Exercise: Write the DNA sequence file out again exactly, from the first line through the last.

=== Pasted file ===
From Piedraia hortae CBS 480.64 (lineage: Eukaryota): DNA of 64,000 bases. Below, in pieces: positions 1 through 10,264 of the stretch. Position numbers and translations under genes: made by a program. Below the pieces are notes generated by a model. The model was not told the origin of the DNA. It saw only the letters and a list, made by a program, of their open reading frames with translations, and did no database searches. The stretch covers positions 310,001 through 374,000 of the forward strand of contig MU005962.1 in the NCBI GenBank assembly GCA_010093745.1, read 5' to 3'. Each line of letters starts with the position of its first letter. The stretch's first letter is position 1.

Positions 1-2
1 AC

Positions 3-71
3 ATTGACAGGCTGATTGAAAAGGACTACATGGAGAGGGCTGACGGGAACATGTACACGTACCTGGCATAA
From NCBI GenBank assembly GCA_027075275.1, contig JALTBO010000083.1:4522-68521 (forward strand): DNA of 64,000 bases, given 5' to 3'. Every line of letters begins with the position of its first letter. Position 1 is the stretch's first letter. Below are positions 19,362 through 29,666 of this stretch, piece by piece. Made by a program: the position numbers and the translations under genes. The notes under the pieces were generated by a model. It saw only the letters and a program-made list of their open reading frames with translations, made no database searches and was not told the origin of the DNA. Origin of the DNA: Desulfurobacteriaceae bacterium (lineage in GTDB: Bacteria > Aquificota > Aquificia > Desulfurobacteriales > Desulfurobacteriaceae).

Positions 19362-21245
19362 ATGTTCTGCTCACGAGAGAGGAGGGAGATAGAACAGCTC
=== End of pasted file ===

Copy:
From Piedraia hortae CBS 480.64 (lineage: Eukaryota): DNA of 64,000 bases. Below, in pieces: positions 1 through 10,264 of the stretch. Position numbers and translations under genes: made by a program. Below the pieces are notes generated by a model. The model was not told the origin of the DNA. It saw only the letters and a list, made by a program, of their open reading frames with translations, and did no database searches. The stretch covers positions 310,001 through 374,000 of the forward strand of contig MU005962.1 in the NCBI GenBank assembly GCA_010093745.1, read 5' to 3'. Each line of letters starts with the position of its first letter. The stretch's first letter is position 1.

Positions 1-2
1 AC

Positions 3-71
3 ATTGACAGGCTGATTGAAAAGGACTACATGGAGAGGGCTGACGGGAACATGTACACGTACCTGGCATAA
From NCBI GenBank assembly GCA_027075275.1, contig JALTBO010000083.1:4522-68521 (forward strand): DNA of 64,000 bases, given 5' to 3'. Every line of letters begins with the position of its first letter. Position 1 is the stretch's first letter. Below are positions 19,362 through 29,666 of this stretch, piece by piece. Made by a program: the position numbers and the translations under genes. The notes under the pieces were generated by a model. It saw only the letters and a program-made list of their open reading frames with translations, made no database searches and was not told the origin of the DNA. Origin of the DNA: Desulfurobacteriaceae bacterium (lineage in GTDB: Bacteria > Aquificota > Aquificia > Desulfurobacteriales > Desulfurobacteriaceae).

Positions 19362-21245
19362 ATGTTCTGCTCACGAGAGAGGAGGGAGATAGAACAGCTC